Researchers At Trinity College Dublin and University Of Bath Introduce A Deep Neural Network-Based Model To Improve The Quality Of Animations Containing Quadruped Animals


It’s difficult to make realistic quadruped animations. Producing realistic animations with key-framing and other techniques takes a long time and demand a lot of artistic skill. Motion capture methods, on the other hand, have their own set of obstacles (bringing the animal into the studio, attaching motion capture markers, and getting the animal to perform the intended performance), and the final animation will almost certainly require cleanup. It would be beneficial if an animator could supply a rough animation and then be given a high-quality realistic one in exchange.

Researchers at the University of Bath and Trinity College Dublin have developed a deep neural network-based technique that could help improve animations containing quadruped animals such as dogs. The team found that given an initial animation that may lack subtle details of true quadruped motion and/or contains small errors, a neural network can learn how to add these subtleties and correct errors to produce an enhanced animation while preserving the semantics and context of the original animation.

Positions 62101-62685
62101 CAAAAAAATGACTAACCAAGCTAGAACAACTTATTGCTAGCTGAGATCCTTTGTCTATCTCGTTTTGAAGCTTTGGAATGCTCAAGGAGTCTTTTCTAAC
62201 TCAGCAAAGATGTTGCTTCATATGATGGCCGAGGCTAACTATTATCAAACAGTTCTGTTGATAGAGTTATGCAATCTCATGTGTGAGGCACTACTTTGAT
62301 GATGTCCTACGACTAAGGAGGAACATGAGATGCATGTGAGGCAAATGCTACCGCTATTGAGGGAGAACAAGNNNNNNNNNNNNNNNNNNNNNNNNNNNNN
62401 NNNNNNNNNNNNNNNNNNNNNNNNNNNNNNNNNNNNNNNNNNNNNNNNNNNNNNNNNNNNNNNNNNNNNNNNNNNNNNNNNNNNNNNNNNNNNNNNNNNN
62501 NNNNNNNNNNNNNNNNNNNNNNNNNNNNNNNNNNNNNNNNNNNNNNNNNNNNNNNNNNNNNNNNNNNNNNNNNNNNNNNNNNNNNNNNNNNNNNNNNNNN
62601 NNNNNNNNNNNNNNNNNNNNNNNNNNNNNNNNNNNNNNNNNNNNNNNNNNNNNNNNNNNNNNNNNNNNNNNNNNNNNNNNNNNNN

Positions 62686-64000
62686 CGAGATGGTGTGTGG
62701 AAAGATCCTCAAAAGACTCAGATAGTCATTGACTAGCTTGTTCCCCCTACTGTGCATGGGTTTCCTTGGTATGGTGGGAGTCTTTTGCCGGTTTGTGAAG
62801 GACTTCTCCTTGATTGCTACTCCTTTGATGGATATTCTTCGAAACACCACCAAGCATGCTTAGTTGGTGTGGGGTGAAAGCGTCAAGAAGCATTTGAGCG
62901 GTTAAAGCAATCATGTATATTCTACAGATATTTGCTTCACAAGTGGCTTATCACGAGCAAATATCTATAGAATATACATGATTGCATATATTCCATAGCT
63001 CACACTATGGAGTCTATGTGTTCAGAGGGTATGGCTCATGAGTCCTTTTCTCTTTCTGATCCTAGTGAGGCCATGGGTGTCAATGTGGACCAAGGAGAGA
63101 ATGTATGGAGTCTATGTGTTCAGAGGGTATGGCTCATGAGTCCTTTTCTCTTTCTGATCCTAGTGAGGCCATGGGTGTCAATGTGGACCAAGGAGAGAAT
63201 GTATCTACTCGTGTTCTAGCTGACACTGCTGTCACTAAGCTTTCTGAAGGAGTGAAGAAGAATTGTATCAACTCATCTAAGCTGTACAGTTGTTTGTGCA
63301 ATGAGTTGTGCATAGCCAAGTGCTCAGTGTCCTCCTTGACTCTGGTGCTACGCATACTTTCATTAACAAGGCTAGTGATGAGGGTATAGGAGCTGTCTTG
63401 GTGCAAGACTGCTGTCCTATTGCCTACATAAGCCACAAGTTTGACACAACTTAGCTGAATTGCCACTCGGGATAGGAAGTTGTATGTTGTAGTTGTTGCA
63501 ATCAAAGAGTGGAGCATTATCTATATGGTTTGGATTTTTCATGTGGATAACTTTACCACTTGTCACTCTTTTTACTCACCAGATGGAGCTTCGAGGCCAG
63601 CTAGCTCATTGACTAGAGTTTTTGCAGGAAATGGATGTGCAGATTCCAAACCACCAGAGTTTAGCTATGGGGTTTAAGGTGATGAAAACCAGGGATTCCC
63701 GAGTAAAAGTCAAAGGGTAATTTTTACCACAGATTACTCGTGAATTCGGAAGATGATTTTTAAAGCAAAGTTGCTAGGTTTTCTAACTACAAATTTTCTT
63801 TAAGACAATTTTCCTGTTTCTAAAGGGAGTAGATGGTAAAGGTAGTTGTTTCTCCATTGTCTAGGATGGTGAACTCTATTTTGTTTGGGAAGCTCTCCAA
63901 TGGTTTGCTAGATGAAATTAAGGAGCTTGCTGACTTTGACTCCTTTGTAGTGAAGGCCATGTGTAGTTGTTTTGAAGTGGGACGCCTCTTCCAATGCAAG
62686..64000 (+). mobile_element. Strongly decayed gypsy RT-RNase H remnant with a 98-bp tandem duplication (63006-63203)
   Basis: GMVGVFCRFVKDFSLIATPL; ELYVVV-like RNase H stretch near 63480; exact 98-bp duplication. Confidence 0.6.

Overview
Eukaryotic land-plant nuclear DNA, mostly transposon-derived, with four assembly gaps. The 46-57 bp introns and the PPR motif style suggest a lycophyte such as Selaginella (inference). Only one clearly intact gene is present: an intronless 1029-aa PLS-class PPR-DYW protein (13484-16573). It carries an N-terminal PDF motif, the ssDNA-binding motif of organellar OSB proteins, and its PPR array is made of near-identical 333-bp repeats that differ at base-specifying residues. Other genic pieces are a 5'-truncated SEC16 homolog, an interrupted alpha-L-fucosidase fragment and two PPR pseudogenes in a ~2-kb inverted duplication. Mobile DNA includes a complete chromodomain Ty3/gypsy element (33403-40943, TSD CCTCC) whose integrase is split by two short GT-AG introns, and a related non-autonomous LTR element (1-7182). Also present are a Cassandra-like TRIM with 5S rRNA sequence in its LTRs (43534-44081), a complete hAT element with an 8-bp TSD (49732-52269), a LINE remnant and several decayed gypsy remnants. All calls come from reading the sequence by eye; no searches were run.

The team constructed canine animations that span a range of motions but lack the subtle features of actual canine motion and contain errors using a basic IK solver. This IK solver takes constraints from a large canine motion capture dataset for only a small subset of skeleton joints. A feed-forward neural network was trained on a per-pose basis, using these IK-generated animations and the motion capture dataset as the ground truth, to learn the difference between the IK-generated animations and the corresponding ground truth motions.

Typically, animation production goes through several stages: preliminary blocking of the animation, refining pass, and final polish, including clean-up. This approach could assist an animator in moving from the blocking to the refining stages automatically, speeding up the animation process while allowing the animator to recover control for the final delicacy. Jittering in the output animations could result as a result of this as this enhancing method is designed to work on a per-pose basis. Any such jitter, on the other hand, might be reduced using a high-frequency noise filter. It enables the employment of such a system in real-time applications, such as this technology possible.


This approach could potentially be employed in other applications; for instance, because it can be used in real-time, it could be used as part of a quadruped embodiment system. This technology could also be used as part of a virtual reality quadruped embodiment system for humans by extracting constraints for quadruped IK solver from a human actor attempting to behave as a quadruped.

Graphics, animation, machine learning, and avatar embodiment in virtual reality can all be integrated to create a system for the virtual reality embodiment of quadrupeds, allowing gamers or actors to take on the role of a dog. This technology is the first step in achieving that goal.